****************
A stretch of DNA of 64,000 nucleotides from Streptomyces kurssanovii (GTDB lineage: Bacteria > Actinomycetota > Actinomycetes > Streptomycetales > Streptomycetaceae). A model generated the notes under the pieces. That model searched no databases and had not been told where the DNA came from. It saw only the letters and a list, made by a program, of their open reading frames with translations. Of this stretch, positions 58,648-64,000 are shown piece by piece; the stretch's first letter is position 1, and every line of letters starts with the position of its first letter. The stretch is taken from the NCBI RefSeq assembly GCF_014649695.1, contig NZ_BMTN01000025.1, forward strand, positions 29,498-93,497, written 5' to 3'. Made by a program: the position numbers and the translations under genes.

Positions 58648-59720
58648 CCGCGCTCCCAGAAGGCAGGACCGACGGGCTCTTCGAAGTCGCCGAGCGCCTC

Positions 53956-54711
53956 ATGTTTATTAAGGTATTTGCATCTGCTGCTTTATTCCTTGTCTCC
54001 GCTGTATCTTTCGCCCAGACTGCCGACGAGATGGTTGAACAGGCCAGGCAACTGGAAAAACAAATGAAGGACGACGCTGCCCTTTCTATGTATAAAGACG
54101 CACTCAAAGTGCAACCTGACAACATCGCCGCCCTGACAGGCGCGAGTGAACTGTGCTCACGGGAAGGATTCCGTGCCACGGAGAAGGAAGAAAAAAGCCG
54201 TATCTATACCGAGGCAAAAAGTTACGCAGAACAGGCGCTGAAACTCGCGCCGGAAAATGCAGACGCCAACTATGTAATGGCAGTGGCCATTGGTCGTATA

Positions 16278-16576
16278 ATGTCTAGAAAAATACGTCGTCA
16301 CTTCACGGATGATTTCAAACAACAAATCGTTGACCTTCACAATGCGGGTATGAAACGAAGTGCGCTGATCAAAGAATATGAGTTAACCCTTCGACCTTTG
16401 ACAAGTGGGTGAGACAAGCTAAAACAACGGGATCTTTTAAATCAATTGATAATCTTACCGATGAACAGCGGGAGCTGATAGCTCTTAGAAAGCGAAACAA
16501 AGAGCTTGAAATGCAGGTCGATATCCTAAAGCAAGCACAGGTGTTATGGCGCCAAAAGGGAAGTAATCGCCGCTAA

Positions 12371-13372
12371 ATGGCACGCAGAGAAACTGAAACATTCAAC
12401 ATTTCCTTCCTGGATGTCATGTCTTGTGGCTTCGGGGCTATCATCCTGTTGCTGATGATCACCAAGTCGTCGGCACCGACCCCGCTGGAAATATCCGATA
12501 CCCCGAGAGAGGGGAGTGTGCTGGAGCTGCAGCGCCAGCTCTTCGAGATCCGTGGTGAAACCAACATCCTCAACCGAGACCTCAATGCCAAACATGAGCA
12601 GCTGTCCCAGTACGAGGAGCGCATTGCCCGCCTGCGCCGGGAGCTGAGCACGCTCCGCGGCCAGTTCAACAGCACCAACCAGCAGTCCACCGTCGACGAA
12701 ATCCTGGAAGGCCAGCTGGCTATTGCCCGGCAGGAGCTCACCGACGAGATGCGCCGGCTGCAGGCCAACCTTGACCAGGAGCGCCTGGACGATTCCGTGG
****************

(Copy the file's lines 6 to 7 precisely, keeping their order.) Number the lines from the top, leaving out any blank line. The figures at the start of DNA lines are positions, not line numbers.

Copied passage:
54001 GCTGTATCTTTCGCCCAGACTGCCGACGAGATGGTTGAACAGGCCAGGCAACTGGAAAAACAAATGAAGGACGACGCTGCCCTTTCTATGTATAAAGACG
54101 CACTCAAAGTGCAACCTGACAACATCGCCGCCCTGACAGGCGCGAGTGAACTGTGCTCACGGGAAGGATTCCGTGCCACGGAGAAGGAAGAAAAAAGCCG